Bacteria and archaea adapt to the changing conditions of their environments by a multitude of different mechanisms that ensure survival. Thus, for example, their cellular processes even change at the onset of rain. Using a variety of methods, professor Volker Müller and his team analyze the strategies used by salt-loving (halophilic) microorganisms, such as the bacterium Halobacillus halophilus, to adapt to life at high salinities. Their methods range from functional genome analysis to biochemical analysis of the function of proteins to elucidate how the salt signal is perceived, how it is transmitted in the cell to the different targets such as enzymes, transporters and activators or repressors of gene expression. They discovered that cells measure the salt content of their environment by assessing the chloride concentration, and then adjusting their regulatory mechanisms accordingly. The cells produce intercellular substances (solutes) that are compatible with their metabolism and thus protect themselves against water loss. Ectoine, for example is one of the solutes formed; it is an amino acid derivative that also protects human skin against moisture loss. For the last ten years, ectoine has been used by the cosmetic industry. Müller also tests other amino acid derivatives for possible applications. In addition, his team studies the physiology, biochemistry and bioenergetics of acetic acid producing (acetogenic) bacteria – a unique group of organisms that use a special ancient pathway to fix carbon and conserve energy in the process – to test them for their contribution in producing fuels such as ethanol from the greenhouse gas carbon dioxide. While analysing the metabolic pathways of these anaerobic, acetogenic bacteria, Müller discovered a hitherto unidentified electron transfer chain in these bacteria in 2010. In these bacteria, and evidently in many other prokaryotes, an enzyme complex (Rnf-Complex) transports sodium ions through the cell membrane, and not, as for example in methane producing archaea, which employ a sodium-pump that is driven by a methyl group transfer – and which Müller had also previously discovered. "In the future," Müller explains, "we would like to have a better understanding of the principles underlying these cells' ability to conserve energy and simultaneously fix carbon dioxide. Moreover, we want to understand how ATP synthase enzymes produce high-energy ATP (adenosine triphosphate) molecules." His group also explores the biotechnological potential of these bacteria as a production platform for chemicals from carbon dioxide. Müller wants to develop his students' interest in microbiology with his vividly illustrative teaching - for example, in the "Molecular Biosciences" Master's Programme.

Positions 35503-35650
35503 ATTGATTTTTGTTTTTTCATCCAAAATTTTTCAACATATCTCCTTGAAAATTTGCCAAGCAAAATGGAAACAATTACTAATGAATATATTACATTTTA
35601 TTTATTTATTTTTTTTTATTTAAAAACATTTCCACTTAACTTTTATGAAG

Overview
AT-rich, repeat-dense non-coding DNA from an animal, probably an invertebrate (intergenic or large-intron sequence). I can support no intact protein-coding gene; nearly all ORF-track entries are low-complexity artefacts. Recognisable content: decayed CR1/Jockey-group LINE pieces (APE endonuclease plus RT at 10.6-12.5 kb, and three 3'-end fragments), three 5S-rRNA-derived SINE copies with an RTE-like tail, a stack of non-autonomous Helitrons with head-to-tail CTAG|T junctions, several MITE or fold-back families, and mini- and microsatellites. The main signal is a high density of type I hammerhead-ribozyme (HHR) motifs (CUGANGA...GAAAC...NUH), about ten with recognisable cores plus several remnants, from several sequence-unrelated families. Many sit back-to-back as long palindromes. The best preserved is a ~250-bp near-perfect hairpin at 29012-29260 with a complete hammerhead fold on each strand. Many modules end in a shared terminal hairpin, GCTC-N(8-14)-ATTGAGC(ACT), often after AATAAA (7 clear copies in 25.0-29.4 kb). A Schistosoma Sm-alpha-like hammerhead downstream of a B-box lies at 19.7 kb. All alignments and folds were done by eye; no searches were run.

Subsequent to completion of his course of studies in biology, Volker Müller received a doctorate in microbiology in Göttingen in 1987. From 1989 to 1990 he spent two years as a postdoctoral researcher at the Department of Molecular Biophysics and Biochemistry at Yale University, U.S.A. Back at the University of Göttingen, he continued his work on methanogenesis and bioenergetics. In 1994, he received his Habilitation in microbiology. In 1995 Müller received a Heisenberg Fellowship from the German Research Foundation (DFG). In 1997, the Ludwig Maximilians University of Munich appointed him professor of microbiology. He began his research on halophilic microorganisms there. Müller was appointed full professor at the Goethe University Frankfurt in 2003. There, he served as dean, head of the institute, director and board member of research associations. He also serves as scientific advisor to biotech companies. He has received multiple honours and awards for his scientific work. Müller is co-editor of the journal "Applied and Environmental Microbiology" and acts as a reviewer for a number of journals and research organizations.
Prof. Dr. Volker Müller
Institute of Molecular
60438 Frankfurt am Main
Telephone: +49 (0)69 798 29508